I can answer Vanessa's question - no-one has ever approached me about bolting on Lindsay. And I can answer your implied question too - if any of my routes have been retro-bolted I'll be very pissed off! (not that it would bother the likely perp, by the sounds of it) and if I happen to be passing that way I'll pack my hacksaw.

And I can't understand what a bolt would be doing on The Last Waltz, unless it was seriously lost while looking for something unprotectable. My attitude to retro-bolting is simple - I would even disagree with it if I was somehow persuaded to agree to it on a specific climb. Its an equal opportunity thing. Its not as if there aren't enough sport routes in the world, but scary old trad routes, well they're becoming an endangered species. And if anyone thinks the pendulum won't swing back then they need to read a bit of history. And what self-respecting bit of cliff ever begged to be made 'popular' anyway?. Then there's the historical aspect. But I guess this is all a bit too philosophical for the fast food climber and their noble mission to tame everything.

Happy and safe climbing, Ian

vwills
21/01/2013
1:34:53 PM
Hi Ian,
Still yet to get back to the Darrans in good weather in summer (have tried twice since that first visit)- though had great ice last July.
Been to Kaputar a few times recently. The place grows on you esp once you master the language of the guide book recommendations :) Thunderbirds are Go was great chossy heart in mouth adventure with the 15 min approach taking 45 min with a rappel off a tree (got lost the first time I triedto find it 5 years ago.) The Orgasmatron- "voluptuous rock"!!? :) Malice through the looking glass and Borrowed Time were 2 stand outs from the last visit.

Its likely to have been the last 12 months that Lindsey got done over big time. It was pretty appalling. Deep Water has been bolted fully. There are lines of bolts eitherside of Torpid (these routes were OK though unecessary and dont seem to replace existing routes). Pork Orgy fully retrobolted. Miss Muffet made obsolete by new bolted line and another contrived variant on other side of arete.Sanity Clause, Rack and Ruin and Gobbledegook and Age of reason all have been turned into sports climbs.
The Idle Rich had 2 bolts (changes to that route go back a few years) as does a route near Deadly nightshade. There are a few other routes that seemed to be actual new routes of value (albeit sports routes) that go back at least 2 years.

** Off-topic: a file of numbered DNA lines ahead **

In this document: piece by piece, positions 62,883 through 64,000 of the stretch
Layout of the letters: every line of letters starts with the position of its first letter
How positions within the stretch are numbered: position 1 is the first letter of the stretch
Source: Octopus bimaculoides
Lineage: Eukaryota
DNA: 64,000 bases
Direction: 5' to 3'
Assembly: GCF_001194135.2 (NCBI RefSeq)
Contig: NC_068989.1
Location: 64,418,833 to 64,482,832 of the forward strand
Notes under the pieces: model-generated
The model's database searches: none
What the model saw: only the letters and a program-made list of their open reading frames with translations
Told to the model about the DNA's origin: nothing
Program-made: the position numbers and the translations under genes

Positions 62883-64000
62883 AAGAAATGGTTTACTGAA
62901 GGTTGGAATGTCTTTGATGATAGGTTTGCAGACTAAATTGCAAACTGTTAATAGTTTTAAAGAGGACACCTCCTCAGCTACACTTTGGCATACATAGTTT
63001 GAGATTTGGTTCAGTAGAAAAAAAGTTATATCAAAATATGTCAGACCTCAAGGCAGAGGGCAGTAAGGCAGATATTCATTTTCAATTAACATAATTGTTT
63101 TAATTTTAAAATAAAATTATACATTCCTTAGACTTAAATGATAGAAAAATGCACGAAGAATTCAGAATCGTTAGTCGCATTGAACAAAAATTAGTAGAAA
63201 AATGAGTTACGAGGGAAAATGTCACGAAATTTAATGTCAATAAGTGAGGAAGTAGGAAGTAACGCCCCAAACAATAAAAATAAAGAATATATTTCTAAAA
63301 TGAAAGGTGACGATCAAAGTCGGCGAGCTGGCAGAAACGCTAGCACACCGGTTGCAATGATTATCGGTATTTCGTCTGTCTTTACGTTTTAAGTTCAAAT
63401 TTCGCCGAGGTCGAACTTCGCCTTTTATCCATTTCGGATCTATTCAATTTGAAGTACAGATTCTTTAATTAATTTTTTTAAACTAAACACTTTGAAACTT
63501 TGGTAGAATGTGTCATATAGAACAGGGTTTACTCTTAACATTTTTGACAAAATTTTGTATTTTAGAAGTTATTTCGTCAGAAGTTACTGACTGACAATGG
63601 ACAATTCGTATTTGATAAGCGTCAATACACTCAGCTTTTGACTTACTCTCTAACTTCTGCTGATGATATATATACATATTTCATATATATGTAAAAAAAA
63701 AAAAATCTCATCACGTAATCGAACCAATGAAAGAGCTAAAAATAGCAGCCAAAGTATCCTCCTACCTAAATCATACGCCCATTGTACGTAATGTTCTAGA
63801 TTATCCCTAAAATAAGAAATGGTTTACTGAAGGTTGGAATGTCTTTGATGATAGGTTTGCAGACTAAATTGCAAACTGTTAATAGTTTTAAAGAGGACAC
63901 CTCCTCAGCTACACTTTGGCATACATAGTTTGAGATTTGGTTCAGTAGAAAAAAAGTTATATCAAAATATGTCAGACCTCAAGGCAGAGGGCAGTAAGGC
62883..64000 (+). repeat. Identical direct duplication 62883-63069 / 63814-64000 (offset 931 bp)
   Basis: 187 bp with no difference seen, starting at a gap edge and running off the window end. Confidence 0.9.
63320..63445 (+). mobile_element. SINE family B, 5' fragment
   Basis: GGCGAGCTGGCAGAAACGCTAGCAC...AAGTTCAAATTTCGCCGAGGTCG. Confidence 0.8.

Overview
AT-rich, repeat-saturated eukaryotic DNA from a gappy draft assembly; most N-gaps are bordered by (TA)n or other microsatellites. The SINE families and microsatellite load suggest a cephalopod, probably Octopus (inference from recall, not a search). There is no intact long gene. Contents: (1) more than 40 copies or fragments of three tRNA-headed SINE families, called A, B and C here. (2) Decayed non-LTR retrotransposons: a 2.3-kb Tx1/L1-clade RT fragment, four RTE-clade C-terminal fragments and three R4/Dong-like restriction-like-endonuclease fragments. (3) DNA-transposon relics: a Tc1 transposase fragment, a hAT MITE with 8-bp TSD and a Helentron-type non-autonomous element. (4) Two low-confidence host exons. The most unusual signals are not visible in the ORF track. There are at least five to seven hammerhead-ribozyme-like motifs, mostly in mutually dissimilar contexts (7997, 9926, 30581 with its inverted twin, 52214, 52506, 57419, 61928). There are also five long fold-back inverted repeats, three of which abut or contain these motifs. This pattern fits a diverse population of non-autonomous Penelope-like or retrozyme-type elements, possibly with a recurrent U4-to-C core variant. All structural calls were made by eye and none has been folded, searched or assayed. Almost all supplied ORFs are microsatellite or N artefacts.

At Euglah the Last Waltz/ Fantastic Four start has been effectively "retroed" with a bolt as there is now a direct start to the 23, Pink Slip. This is actually a good climb with 3 bolts on the slab then into the crack on gear. The Last Waltz itself is really untouched and the starting bolt doesnt change the character of the route. This rebolting is at least a few years old, but many other aretes have been done more recently.

I was interested to see what rangers know but didnt want to inflame a situation so havent asked....
cheers
Vanessa
kieranl
21/01/2013
2:26:51 PM
On 16/01/2013 vwills wrote:
>Didnt know that, but the rumour was quite accurate apparently. But get
>your facts right ODH- hes an anesthesiologist, not a surgeon (surgeons
>are stingy tightwads and dont grid bolt).
A physician, radiologist, surgeon and pathologist are out duck shooting when they see a bird overhead.
The physician considers its shape, size and movement patterns trying to work out if it is a duck.
The radiologist takes a photo of the bird and begins to zoom in to see if it's a duck.
The surgeon aims his gun and shoots the bird then turns to the pathologist : "Have a look at it and tell me if it's a duck"

rocksinmyhead
22/01/2013
12:32:06 AM
On 16/01/2013 vwills wrote:
>get your facts right ODH- ......surgeons.... dont grid bolt.
>

Rubbish! Check out my right leg.......




vwills